Pruning is an invaluable tool in the gardener’s armoury but timeliness is everything. I absolutely hammered the Hibiscus in my garden in December and look at it now, only 6 months later with most of the growing season to come. As Hibiscus flowers are borne off new season growth I will get over 10 times the amount of blooms in August compared to if I had left the tree unpruned over winter. In the autumn I also applied a tablespoon on white granulated sugar to the base of the tree so it could adsorb a nutrient loading meal to see it through the winter months and prepare it for its spring flush. On this evidence this has all worked rather well!
As a general rule prune deciduous trees when they are dormant and leafless in winter and prune evergreen trees just before they start to produce leaves in the spring.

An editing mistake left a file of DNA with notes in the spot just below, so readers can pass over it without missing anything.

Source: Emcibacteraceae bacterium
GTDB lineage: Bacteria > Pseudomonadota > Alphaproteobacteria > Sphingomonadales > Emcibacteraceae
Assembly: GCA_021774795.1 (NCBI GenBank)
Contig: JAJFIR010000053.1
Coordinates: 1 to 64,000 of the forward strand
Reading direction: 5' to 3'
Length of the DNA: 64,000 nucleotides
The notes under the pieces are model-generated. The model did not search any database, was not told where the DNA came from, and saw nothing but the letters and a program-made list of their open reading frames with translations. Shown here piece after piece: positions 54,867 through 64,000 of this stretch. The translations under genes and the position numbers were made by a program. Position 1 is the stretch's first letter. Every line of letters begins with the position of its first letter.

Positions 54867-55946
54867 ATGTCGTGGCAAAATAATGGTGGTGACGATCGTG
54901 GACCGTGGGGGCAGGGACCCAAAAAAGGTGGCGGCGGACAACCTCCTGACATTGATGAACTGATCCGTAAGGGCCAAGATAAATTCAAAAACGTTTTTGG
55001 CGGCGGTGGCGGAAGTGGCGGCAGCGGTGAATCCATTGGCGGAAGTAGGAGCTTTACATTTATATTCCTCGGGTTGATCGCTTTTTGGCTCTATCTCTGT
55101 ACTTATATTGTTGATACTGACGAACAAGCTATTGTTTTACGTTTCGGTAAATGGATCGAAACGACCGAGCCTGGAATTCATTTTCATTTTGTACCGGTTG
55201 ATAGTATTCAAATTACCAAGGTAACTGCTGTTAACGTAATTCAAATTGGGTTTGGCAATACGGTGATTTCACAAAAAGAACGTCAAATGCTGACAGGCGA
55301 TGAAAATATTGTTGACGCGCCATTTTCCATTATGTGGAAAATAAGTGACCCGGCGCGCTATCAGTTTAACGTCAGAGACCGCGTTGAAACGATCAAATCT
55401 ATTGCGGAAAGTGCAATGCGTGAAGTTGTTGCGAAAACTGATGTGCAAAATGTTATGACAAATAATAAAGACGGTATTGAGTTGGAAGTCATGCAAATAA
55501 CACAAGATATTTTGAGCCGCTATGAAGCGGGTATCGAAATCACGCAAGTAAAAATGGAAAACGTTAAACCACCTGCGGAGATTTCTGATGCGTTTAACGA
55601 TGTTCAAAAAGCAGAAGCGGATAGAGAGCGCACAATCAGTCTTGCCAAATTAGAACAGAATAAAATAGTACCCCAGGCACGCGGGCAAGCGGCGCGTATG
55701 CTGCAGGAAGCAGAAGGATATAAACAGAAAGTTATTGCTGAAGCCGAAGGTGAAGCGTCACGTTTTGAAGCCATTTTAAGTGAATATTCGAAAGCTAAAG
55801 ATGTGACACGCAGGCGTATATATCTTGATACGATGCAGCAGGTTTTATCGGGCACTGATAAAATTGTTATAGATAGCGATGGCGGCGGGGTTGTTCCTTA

Pruning can produce wonderful shapes to trees and tame a large tree to thrive within a small garden. Care has to be taken with fruiting trees as much of the next seasons flower bud can be removed if the tree is pruned in the winter. Disappointingly, no flower equals no fruit so beware! Pruning Apples, Pears and Plums is a bit of an art form, always try and leave some of last year’s wood on the tree as this holds the new season flower.
When I coppice my Corylus avellana Zellernus, Red Hazel, I take everything off above 10cm from ground level. I sacrifice the spring catkin display but the resultant growth makes up to 2 metres the following season with leaf size generally enhanced. When a tree is pruned at the right time the root is empowered to drive on vigorous top growth in an effort to make up with lost time.
Knowing the physiology of your tree and prune it at the right moment will lead to very satisfying results!
Posted by Mike Glover
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